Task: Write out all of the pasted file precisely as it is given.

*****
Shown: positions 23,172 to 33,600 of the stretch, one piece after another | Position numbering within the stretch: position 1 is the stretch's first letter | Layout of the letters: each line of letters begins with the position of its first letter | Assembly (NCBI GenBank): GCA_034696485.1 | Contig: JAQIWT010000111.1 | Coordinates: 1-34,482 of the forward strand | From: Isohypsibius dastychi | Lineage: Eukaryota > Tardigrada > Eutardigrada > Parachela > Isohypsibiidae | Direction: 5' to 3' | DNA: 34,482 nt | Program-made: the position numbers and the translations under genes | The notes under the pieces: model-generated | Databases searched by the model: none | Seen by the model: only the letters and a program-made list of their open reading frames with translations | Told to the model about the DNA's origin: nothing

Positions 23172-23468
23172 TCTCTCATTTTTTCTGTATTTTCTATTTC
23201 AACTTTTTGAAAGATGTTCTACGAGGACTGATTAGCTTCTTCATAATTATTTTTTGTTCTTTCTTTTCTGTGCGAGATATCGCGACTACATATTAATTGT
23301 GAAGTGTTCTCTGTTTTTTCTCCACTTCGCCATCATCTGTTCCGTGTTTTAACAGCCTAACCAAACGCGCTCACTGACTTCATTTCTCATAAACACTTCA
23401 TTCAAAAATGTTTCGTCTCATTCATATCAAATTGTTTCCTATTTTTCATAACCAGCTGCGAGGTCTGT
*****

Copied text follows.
Shown: positions 23,172 to 33,600 of the stretch, one piece after another | Position numbering within the stretch: position 1 is the stretch's first letter | Layout of the letters: each line of letters begins with the position of its first letter | Assembly (NCBI GenBank): GCA_034696485.1 | Contig: JAQIWT010000111.1 | Coordinates: 1-34,482 of the forward strand | From: Isohypsibius dastychi | Lineage: Eukaryota > Tardigrada > Eutardigrada > Parachela > Isohypsibiidae | Direction: 5' to 3' | DNA: 34,482 nt | Program-made: the position numbers and the translations under genes | The notes under the pieces: model-generated | Databases searched by the model: none | Seen by the model: only the letters and a program-made list of their open reading frames with translations | Told to the model about the DNA's origin: nothing

Positions 23172-23468
23172 TCTCTCATTTTTTCTGTATTTTCTATTTC
23201 AACTTTTTGAAAGATGTTCTACGAGGACTGATTAGCTTCTTCATAATTATTTTTTGTTCTTTCTTTTCTGTGCGAGATATCGCGACTACATATTAATTGT
23301 GAAGTGTTCTCTGTTTTTTCTCCACTTCGCCATCATCTGTTCCGTGTTTTAACAGCCTAACCAAACGCGCTCACTGACTTCATTTCTCATAAACACTTCA
23401 TTCAAAAATGTTTCGTCTCATTCATATCAAATTGTTTCCTATTTTTCATAACCAGCTGCGAGGTCTGT